BY Team: How about other health issues your family has had to face? Kristi: When my firstborn, Alex was a year old, it became evident that she

had epilepsy. It started with one seizure, and then a couple weeks later, she had another. We found a good neurologist and eventually figured out what medication would help her. But when she was three years old, her seizures took a serious turn for the worse, and we found ourselves in the hospital with a grim diagnosis. The doctors couldn't find any anti-seizure medications to control her seizures, which had escalated to more than 40 per day! That was definitely a low point for me – leaving the hospital without any answers, and hearing the news that there was a less than a 10 percent chance that any medicine would help her.

babyourself Volume 5, Issue 1 ~

Winter 2014

www.babyourself.com www.OrlandoMomsBlog.com www.facebook.com/babyourself www.twitter.com/babyourself

EDITOR IN CHIEF kristi corley

MANAGING EDITOR elisabeth myrick

CREATIVE DIRECTOR elisabeth nixon

BY Team: So what happened next? Kristi: Well, I am a Christian, and I love sharing that God can work with a 10

percent diagnosis! In fact, the very first medication that we tried worked! It became our "liquid gold,” as we called it. Since then, she has had plenty of ups and downs – an occasional seizure in school and frequent seizures when she sleeps. But about three years ago, she had major surgery to remove a mass in her brain, which was discovered to be at the location where her seizures were originating. The surgery was successful in eliminating her seizures, but it left her unable to speak – and her right side was "stroke-like” and almost paralyzed. Talk about stress! We immediately started intense in-patient therapy. And thankfully – after more than five weeks – she regained a lot of her mobility and speech, although it has not completely returned to "normal.” That's the hardest part for me as a mom. Every mom wants their child to be "normal.” To be able to run, play, have friends – to not be bullied. In the middle of everything, I felt I needed an escape from it all. That was right at the dawn of online games and social media, where I could hide behind my computer and pretend that "everything was okay.” I pulled away from my husband. Wait. That's an understatement. There became a canyon emotionally between me and my husband. Gradually, I couldn't find anything that I liked about him. The grass not only looked greener on the other side, it was like an irresistible MUSTHAVE pasture of heaven. (Sacrilegious, I know!) I eventually asked for a divorce, but instead agreed to a guided separation. I went to a counselor to talk through all of the issues going on in my marriage, and why I couldn't see myself staying. The separation lasted a year. It was hard. I lost A LOT of friends (because they didn’t think they could be friends with someone who was having marriage problems). It was tough on me, tough on my kids and it seemed impossible. There was little hope. It was kind of like that 10 percent chance that my daughter faced. At the time, I insisted that God had nothing to do with the grim chance of us getting back together. In fact, I was keeping God at arm’s length. But looking at it all now, I can see how He was with me all the while. We DID get back together. My marriage isn't society's "normal,” but like my daughter, we are looking better every day. I've grown a lot as a mom and as an individual over the last 15 years. Raising kids is hard. Maintaining friendships is hard. Being a good wife is hard. Sometimes we fall into the category of “high-risk”. Sometimes our struggles are kept hidden and sometimes they are a flashing neon sign. I personally know that every day I need to try and do the right thing – try to be a good mom, try to love my man, try to understand that my high-risk life is an opportunity to live with high hopes that something great can happen, even in the face of grim 10-percent chances.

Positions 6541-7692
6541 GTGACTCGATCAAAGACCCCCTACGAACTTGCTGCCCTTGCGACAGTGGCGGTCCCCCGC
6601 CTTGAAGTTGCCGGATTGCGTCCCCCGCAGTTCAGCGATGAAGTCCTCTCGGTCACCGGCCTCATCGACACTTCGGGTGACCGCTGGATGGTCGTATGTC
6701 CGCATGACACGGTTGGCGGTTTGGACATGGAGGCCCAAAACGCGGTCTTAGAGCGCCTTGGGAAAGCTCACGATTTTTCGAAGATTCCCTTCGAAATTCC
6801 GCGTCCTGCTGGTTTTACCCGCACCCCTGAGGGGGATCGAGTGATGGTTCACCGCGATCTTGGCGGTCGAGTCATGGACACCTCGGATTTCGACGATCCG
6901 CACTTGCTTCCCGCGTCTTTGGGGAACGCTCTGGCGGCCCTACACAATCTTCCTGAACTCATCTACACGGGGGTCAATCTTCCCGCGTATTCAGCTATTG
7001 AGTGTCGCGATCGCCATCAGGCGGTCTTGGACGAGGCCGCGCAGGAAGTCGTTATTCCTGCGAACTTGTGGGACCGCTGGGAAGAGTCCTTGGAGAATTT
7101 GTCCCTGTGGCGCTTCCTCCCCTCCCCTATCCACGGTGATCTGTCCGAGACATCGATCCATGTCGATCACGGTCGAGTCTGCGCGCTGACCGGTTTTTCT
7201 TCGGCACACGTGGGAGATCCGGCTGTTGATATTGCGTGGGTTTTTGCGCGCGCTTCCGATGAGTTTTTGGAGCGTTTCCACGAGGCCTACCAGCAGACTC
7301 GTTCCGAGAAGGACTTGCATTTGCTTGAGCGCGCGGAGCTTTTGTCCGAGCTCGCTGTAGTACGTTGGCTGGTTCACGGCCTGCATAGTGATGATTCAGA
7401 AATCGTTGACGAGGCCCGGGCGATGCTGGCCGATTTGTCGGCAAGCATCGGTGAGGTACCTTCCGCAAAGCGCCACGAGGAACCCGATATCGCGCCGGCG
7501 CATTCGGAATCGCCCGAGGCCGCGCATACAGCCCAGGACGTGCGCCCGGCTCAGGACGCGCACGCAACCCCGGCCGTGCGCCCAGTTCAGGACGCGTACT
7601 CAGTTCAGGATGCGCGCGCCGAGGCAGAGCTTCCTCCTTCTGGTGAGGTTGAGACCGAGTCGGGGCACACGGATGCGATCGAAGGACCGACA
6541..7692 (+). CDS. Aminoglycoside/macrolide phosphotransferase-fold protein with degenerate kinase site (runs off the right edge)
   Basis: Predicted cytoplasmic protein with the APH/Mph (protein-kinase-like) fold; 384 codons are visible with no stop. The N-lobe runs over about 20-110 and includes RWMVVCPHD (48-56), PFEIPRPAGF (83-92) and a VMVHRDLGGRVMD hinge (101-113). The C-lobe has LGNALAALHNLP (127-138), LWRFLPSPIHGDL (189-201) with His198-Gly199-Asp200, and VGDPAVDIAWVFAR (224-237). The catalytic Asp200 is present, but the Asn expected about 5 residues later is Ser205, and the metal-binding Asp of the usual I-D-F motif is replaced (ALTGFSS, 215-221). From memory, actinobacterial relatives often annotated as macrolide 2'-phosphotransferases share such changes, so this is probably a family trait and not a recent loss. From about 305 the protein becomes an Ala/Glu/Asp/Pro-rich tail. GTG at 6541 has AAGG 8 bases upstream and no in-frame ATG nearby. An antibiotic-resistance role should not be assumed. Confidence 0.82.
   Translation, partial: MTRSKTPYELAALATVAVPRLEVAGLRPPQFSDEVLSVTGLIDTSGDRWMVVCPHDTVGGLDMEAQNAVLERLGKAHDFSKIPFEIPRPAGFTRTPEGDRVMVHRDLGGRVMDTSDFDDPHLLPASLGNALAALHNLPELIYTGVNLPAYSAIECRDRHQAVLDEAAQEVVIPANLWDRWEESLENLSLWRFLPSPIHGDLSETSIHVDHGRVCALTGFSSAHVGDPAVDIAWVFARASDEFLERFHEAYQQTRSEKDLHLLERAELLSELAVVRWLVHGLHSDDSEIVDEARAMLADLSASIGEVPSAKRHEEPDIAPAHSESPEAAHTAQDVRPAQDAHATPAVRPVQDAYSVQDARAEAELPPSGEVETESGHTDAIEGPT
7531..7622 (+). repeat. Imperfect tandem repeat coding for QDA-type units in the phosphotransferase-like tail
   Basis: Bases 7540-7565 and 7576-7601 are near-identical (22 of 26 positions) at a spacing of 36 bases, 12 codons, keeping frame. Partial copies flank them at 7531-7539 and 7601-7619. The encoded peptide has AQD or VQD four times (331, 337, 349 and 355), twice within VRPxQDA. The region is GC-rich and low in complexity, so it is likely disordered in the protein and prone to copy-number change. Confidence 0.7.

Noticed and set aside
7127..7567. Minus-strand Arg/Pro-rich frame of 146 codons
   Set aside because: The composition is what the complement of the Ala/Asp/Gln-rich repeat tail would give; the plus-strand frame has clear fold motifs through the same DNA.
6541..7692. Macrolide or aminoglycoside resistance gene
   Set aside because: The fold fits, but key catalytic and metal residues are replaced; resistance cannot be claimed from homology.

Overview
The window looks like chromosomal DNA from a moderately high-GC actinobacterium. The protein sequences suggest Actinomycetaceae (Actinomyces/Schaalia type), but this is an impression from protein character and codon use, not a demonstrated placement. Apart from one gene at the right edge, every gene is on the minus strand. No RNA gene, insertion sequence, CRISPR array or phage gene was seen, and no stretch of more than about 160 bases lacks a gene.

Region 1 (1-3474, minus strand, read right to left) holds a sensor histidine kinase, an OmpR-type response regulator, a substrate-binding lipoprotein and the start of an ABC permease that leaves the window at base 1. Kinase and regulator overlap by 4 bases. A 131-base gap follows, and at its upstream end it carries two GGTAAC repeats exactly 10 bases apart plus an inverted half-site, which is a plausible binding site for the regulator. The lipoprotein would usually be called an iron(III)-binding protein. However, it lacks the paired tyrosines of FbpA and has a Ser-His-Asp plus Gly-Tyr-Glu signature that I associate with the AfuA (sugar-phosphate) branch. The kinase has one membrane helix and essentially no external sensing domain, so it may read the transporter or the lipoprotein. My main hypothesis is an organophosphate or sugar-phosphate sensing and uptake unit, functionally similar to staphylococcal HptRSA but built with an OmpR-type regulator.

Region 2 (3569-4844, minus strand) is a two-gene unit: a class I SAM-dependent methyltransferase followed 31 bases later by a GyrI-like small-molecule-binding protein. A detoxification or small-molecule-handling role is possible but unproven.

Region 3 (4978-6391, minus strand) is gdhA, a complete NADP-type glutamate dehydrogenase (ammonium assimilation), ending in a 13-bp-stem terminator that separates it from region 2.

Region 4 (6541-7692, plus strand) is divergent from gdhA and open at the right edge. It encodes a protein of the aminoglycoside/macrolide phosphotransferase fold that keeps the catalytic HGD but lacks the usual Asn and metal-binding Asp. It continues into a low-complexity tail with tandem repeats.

Kristi Corley

editor in chief kristi@babyourself.com

CONTRIBUTING WRITERS greg gordon, m.d. gene krishingner jr., m.d. elisabeth myrick kristen scruggs eryn vargo

PHOTOGRAPHY elisabeth nixon photography

WEB AND DESIGN andy corley

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babyourself

(both magazine and online)

advertise@babyourself.com

MAGAZINE SUBSCRIPTIONS AVAILABLE @ babyourself.com BLOG: www.OrlandoMomsBlog.com


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babyourself.com • Winter 2014


“Lylah will

always be

perfect

to us”

By Elisabeth Myrick

Photography by Elisabeth Nixon Photography